SpeakersDr Jane Kaye, Wellcome Trust Research Fellow, The Ethox Centre, University of Oxford
VenueUniversity of Exeter,Egenis,Byrne House,St Germans Road,Exeter, EX4 4PJRoom no: GF7, Byrne House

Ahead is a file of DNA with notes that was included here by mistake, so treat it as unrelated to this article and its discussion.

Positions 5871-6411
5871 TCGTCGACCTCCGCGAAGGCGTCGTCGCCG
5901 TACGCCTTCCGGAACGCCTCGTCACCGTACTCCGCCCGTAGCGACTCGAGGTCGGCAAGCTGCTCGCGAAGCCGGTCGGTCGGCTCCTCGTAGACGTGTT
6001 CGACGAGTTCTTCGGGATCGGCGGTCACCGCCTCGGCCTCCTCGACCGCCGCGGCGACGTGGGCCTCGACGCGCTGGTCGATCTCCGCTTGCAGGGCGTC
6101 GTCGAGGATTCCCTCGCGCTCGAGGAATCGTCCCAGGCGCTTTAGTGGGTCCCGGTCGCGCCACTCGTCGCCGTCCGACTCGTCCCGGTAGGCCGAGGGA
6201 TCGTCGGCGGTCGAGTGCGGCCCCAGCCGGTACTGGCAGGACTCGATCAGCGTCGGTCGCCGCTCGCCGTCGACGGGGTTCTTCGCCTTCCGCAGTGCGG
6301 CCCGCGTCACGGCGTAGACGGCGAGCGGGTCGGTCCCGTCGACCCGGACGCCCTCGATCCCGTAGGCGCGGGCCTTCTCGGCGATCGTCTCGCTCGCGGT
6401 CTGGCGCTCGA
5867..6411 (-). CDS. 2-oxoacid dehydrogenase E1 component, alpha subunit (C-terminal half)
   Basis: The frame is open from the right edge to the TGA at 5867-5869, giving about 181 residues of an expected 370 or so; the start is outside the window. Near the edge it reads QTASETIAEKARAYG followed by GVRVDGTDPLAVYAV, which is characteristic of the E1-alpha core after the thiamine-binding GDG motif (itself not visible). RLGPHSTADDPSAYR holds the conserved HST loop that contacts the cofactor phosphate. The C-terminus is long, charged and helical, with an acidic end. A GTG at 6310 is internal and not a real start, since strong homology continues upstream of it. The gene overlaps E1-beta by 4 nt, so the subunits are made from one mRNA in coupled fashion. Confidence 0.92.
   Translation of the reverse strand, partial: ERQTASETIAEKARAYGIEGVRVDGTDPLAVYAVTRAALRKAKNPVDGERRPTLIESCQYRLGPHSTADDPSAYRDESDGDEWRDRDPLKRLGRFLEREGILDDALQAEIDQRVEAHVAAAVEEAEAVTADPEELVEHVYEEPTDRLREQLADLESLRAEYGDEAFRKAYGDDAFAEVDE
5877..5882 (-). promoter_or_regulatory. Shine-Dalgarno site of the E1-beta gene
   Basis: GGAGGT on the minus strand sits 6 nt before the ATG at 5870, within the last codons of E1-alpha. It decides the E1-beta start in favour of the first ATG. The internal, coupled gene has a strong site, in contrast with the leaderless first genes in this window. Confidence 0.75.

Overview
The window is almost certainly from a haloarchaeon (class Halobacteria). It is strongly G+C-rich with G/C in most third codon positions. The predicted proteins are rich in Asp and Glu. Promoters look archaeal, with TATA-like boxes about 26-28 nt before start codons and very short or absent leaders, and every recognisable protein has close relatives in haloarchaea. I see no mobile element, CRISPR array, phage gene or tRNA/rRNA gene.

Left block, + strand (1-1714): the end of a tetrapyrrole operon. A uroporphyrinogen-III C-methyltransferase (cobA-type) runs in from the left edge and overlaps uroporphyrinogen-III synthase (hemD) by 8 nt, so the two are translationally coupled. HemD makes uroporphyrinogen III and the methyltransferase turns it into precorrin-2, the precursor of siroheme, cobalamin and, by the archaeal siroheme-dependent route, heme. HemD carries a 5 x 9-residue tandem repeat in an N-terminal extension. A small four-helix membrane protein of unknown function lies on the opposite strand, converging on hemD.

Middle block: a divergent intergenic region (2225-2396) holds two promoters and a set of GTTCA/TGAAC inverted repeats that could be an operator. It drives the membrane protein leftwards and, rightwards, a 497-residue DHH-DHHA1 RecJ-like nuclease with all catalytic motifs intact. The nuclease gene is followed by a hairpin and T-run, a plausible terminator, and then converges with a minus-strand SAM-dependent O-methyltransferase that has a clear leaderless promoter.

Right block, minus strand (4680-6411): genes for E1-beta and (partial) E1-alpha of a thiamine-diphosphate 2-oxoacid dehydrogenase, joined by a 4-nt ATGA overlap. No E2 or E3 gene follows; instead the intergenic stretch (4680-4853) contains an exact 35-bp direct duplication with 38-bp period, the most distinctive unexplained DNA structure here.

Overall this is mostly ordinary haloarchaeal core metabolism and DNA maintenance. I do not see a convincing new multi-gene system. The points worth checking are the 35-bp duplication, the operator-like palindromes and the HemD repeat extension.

Event detailsTime: 3:30 - 5:00 PMOne of the important challenges of the 21st century is how to regulate the sharing of personal information and in doing so protect the privacy of individuals in a global networked world. The field of genomics provides a case study to explore some of these issues, as this field is regarded as a leader in terms of the way that data is shared and in the development of infrastructure resources for sharing of data. Genomic research is characterised by large research consortiums and web-accessible platforms to facilitate research, such as the Human Genome Project, the HAPMAP Project and the 1000 Genomes Project. There are also plans to network biobanks to create a research infrastructure within Europe and funding bodies require that raw data should be shared unless arguments can be made to the contrary. This change in the way that the science is carried out, from hypothesis-led projects to data mining, is a result of a combination of factors;- such as the new genome-wide scanning technology (GWA); the scientific need for large sample sizes to discern the variants that are responsible for disease; and technological advances in our ability to store, manipulate and interrogate large amounts of data. The point of this paper is to explore the issues that are raised by data sharing in the field of genomics. It will focus on some perennial issues in medical research that are given a new twist such as informed consent; feedback of incidental findings; privacy and the governance of research. One of the difficulties is how we can establish global governance systems when our enforcement and legal systems are nationally based. Data sharing in genomics also raises broader questions about how we should regulate emerging technologies in the area of biomedicine.